39. 39. LUS of normal liver LUS of gall bladder
  40. 40. Laparoscopy in radiology • Contrast radiographic studies of biliary tract (cholecystocholangiography) & urinary tract have become common technique. • Contrast agent (Iohexol , Meglumine iodipamide) directly injected into gall bladder or urinary bladder under laparoscopic guidance.
  41. 41. Laparoscopic fetal surgery(fetoscopy) • Corrective procedures on fetus at a much earlier age when the wounds heal without scars. • Fetuses treated for congenital conditions like cleft lips, obstructive uropathy, severe congenital diaphragmatic hernia etc. • Successful operations performed in bitches, sows & ewes. Roman M Sydorak 2001
  42. 42. MR-compatible laparoscope • In traditional procedures the surgeon exposes the whole operative site in order to interpret its broader anatomical context. • video-guided MIS - lack of a wide field of view(FoV). • Many Surgeons doubt that patient safety can be warranted using only a key hole perspective.
  43. 43. MR-compatible laparoscopy
  44. 44. • Provides a wide FoV image of moderate resolution. • In addition, the method provides high soft tissue contrast. P.Gross et al 2001
  45. 45. Laparoscopic Surgical Robot (laprobot) Lanfranco AR-2004
  46. 46. • Robotic surgery has been touted as a solution to underdeveloped nations, whereby a single central hospital can operate several remote machines at distant locations. • The potential for robotic surgery has strong military interest, providing mobile medical care while keeping trained doctors safe from battle.
  47. 47. Augmented reality technology
  48. 48. • Allows a physician to see directly inside a patient, using augmented reality (AR). • AR combines computer graphics with images of the real world. This uses laparoscopic range imaging, a video see-through head- mounted display (HMD), and a high- performance graphics computer to create live images that combine computer-generated imagery with the live video image of a patient.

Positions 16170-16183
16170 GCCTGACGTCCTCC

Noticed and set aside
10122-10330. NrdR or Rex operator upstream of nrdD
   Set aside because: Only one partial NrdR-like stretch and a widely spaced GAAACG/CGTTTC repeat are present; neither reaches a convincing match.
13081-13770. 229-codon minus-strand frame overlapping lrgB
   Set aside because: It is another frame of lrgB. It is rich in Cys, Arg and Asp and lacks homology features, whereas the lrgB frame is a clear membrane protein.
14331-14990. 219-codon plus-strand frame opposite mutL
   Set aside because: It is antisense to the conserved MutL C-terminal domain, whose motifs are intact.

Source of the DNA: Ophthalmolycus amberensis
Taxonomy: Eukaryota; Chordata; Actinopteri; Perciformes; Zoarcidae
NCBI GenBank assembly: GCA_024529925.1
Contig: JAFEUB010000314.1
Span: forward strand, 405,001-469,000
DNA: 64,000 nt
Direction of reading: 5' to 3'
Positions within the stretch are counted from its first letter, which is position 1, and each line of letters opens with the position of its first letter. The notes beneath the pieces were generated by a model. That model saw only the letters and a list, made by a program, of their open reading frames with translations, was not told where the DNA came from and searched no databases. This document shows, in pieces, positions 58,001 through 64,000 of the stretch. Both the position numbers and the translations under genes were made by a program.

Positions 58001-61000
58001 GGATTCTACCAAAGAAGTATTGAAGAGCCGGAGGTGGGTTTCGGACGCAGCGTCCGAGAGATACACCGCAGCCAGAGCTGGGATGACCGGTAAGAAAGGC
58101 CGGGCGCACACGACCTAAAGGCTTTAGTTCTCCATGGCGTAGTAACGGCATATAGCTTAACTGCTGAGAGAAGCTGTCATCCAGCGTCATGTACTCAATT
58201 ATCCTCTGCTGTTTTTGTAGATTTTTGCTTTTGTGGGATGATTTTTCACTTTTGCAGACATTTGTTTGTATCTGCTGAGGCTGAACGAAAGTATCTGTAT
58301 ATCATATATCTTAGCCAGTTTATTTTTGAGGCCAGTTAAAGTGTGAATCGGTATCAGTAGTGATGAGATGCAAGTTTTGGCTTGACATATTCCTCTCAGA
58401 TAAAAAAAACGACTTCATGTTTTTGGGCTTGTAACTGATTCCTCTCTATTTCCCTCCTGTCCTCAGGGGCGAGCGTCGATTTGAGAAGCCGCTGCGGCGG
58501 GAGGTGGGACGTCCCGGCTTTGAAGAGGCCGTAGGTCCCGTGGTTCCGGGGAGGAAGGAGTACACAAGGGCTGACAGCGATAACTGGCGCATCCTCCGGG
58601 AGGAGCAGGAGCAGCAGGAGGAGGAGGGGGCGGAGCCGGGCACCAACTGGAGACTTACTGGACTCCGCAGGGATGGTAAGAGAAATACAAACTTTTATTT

49. 49. CAPSULE ENDOSCOPY
  50. 50. Constraints In Laparoscopic surgery
  51. 51. Technical constraints • Anesthesia –hypercapnia & acidosis. • Veres needle & Trocar injury. • Insufflation- subcut., periperitoneal, & subfacial emphysema. Pnuemothorax, pnuemomediastinum & pnuemopericardium.
  52. 52. • Gas embolism. • Incisional hernias. • Tumor implantation at trocar sites. • Lack of tactile feedback. • Loss of depth perception due to 2 dimensional view on monitor. • Restricted range of motion & FoV. • Electrosurgical burns. • Time consuming.
  53. 53. Non-technical constraints. • Cost of equipment. • Long procedural learning curve. • High skill level needed. • Lack of skilled assistance. • Cumbersome maintenance of equipments. • Lack of will from surgeons to use the technique.
  54. 54. Conclusion
  55. 55. With the development of skills, research and advancement in technology time is not far when laparoscopic surgery will replace many of the traditional surgical procedures in veterinary sciences as well like human field
  56. 56. "Someday in the future, people will look back at a regular surgical incision as something archaic and barbaric’’ Dr. Paul A. Wetter, Chairman of the Society of Laparoendoscopic Surgeons USA